• RS provided by OP – Okay, let's consider what a true expert in the field wrote: Olmsted, Kathryn S. (2009). "Chapter 6: Trust No One: Conspiracies and Conspiracy Theories from the 1970s to the 1990s". Real Enemies: Conspiracy Theories and American Democracy, World War I to 9/11. New York, NY: Oxford University Press. p. 202. ISBN 978-0195183535. OCLC 221960372. Hillary Clinton invoked a 'vast right-wing' conspiracy to explain the looming impeachment of her husband in 1998. . At the beginning of this chapter she mentions that Bill Clinton wanted Webster Hubbell to conduct Justice Department investigations regarding the JFK killing and on UFOs. (Olmsted is a Professor of History at UC Davis.) – S. Rich (talk) 22:41, 22 August 2016 (UTC)
    • Significantly in her chapter about conspiracies and conspiracy theories, Olmsted does not call Clinton's claim a "conspiracy theory." Rather, she quotes another expert saying that conspiracy had become "the default assumption in an age which has learned to distrust everything and everyone." Much of the chapter explains how the revelation of actual conspiracies had heightened people's acceptance of conspiracy as an explanation which in turn made them more accepting of conspiracy theories. Whatever Webb Hubbell (of all people) said Bill Clinton asked him about the JFK murder and UFOs is irrelevant to this article. TFD (talk) 00:09, 23 August 2016 (UTC)
  • Comment. I am concerned that "conspiracy theory" has a negative connotation, associated with tinfoil hat style conspiracies. Despite certain comments that the English words "conspiracy" and "theory" do not in themselves carry that meaning does not change the fact that the idiom "conspiracy theory" is typically associated with things that are not actually true, and often are rather ridiculous. In the case of Hillary Clinton, there actually have been various conspiracies, in the weakened sense that S. Rich wants us to think is relevant. Gasp! Shock! The political opponents of a politician are conspiring to defeat her in the upcoming election. Stop the presses! I think the suggestion that we call this a "conspiracy theory" is manifestly POV-pushing.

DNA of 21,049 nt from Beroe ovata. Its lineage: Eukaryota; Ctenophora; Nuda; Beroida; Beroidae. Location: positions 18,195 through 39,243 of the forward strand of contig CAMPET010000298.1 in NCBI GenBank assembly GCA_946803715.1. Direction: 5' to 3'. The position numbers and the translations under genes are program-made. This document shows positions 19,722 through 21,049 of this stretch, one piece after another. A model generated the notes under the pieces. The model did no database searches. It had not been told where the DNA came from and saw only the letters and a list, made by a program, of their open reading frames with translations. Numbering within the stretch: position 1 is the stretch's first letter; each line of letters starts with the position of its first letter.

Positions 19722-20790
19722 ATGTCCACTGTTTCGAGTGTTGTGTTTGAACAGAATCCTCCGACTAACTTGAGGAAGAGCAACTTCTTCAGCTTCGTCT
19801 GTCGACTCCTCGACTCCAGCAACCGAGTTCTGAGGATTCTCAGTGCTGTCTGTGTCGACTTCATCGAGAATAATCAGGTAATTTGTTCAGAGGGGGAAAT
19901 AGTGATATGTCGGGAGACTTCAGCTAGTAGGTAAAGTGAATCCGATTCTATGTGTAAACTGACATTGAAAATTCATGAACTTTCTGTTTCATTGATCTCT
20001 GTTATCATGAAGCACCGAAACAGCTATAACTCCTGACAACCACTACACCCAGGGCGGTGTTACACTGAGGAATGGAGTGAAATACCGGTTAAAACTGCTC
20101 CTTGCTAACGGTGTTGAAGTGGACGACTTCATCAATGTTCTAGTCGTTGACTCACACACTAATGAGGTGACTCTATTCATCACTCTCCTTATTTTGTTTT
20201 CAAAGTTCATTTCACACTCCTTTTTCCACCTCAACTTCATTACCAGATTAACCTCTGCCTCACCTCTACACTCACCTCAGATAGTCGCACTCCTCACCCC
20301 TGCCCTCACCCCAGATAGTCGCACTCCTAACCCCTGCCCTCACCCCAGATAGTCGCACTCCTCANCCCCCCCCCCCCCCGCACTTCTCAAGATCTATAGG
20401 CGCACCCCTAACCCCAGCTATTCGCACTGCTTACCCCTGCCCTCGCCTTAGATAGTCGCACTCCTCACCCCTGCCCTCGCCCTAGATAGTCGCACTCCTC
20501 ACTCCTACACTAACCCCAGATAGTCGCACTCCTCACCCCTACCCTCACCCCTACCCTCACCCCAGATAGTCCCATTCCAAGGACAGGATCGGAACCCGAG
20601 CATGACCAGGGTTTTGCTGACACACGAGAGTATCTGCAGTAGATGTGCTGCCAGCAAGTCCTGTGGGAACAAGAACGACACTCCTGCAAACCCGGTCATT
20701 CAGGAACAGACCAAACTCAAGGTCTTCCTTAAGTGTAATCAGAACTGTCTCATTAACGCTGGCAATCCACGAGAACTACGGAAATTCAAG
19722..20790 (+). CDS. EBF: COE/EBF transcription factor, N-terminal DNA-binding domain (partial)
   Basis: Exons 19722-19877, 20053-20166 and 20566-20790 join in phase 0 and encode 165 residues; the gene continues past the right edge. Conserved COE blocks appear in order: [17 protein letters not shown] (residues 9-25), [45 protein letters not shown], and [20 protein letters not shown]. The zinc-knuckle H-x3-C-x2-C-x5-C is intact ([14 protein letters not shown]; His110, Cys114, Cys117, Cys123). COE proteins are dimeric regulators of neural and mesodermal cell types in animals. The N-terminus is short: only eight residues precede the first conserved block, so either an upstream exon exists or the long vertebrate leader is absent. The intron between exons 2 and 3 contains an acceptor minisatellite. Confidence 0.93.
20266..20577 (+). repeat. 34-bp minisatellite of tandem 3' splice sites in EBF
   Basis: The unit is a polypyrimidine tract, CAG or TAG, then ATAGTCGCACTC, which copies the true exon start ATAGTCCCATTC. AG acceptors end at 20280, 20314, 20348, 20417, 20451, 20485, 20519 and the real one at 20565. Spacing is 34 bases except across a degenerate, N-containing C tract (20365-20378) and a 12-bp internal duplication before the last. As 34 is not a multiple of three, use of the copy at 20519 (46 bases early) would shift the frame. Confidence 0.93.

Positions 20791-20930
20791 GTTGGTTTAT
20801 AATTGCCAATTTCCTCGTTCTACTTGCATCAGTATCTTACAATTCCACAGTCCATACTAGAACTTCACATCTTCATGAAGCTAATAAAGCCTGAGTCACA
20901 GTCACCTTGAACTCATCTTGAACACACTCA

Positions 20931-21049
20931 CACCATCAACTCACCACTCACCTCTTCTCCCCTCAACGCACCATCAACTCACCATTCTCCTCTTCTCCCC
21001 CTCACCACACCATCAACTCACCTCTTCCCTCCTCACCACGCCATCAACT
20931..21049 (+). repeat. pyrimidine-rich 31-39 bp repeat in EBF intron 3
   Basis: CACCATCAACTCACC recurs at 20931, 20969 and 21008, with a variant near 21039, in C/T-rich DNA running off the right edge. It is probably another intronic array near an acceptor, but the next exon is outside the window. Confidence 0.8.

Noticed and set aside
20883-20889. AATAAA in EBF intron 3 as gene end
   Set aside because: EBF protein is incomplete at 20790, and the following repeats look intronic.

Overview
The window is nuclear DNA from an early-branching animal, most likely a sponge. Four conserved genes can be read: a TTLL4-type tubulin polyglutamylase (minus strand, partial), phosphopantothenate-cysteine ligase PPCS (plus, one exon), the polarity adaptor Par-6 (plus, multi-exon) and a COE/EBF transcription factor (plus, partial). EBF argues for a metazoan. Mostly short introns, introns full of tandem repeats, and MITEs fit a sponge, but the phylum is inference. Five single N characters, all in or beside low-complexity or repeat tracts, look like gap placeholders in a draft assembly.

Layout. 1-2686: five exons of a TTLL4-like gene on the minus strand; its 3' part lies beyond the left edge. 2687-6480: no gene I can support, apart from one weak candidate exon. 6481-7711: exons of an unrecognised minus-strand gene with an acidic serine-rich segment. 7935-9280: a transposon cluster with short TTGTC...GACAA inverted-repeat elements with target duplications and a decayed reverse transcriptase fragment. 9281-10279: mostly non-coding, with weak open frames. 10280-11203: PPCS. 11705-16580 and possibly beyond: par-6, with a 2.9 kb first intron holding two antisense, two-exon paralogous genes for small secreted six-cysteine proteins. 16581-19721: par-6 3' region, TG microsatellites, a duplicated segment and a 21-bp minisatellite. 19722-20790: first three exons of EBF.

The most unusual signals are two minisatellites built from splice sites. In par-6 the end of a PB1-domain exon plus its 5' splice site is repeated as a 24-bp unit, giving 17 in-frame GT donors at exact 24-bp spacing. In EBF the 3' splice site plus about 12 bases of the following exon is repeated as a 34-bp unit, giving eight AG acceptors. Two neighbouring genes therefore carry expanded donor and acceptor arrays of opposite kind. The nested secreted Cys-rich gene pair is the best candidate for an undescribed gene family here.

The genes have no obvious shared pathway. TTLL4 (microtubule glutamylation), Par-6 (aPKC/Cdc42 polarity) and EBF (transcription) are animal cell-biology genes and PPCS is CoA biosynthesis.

This having been said, I do think that "vast right-wing conspiracy" belongs in the article, since it's probably one of her more famous catch-phrases, and I think the current article does a reasonable job of presenting that neutrally. Sławomir Biały (talk) 11:44, 23 August 2016 (UTC)

Editor restores misleading content on Keystone[edit]

In a first round of edits, the editor suggested that Clinton supported the Keystone Pipeline and cited a PolitFact article that found no evidence of a flip-flop. I reverted those edits. The editor has now returned and reinserted the suggestion that Clinton flip-flopped, opting not to cite the PolitiFact article showing that she did not. The editor now instead cites a short CNN article that plucks out a few quotes without any context (PolitiFact goes through the and actually provides the context for them, and finds that they are not evidence of Keystone support). Please revert. Snooganssnoogans (talk) 14:58, 14 August 2016 (UTC)

I don't believe the absence of PolitiFact makes the edit any less reliably sourced.CFredkin (talk) 18:05, 14 August 2016 (UTC)
The CNN source that he cites just plucks out a quote without any context. The PolitiFact explains the context and finds that there was no flip-flop. So you have (i) one source that gives just a quote on Keystone without any context, and (ii) you have another source that extensively goes through Clinton's history of Keystone statements, context and all (including the quote in question) with the specific intention to examine whether she flipped or not. Which source do you use?Snooganssnoogans (talk) 18:12, 14 August 2016 (UTC)
Can we add the PolitiFact verdict?CFredkin (talk) 20:45, 14 August 2016 (UTC)
Her whole position on Keystone should just read "in September 2015, Clinton announced her opposition to the Keystone pipeline." The rest is just trivial contextfree minutiae that tries to imply that she flip-flopped when the PolitiFact is clear in that she did not. Snooganssnoogans (talk) 21:44, 14 August 2016 (UTC)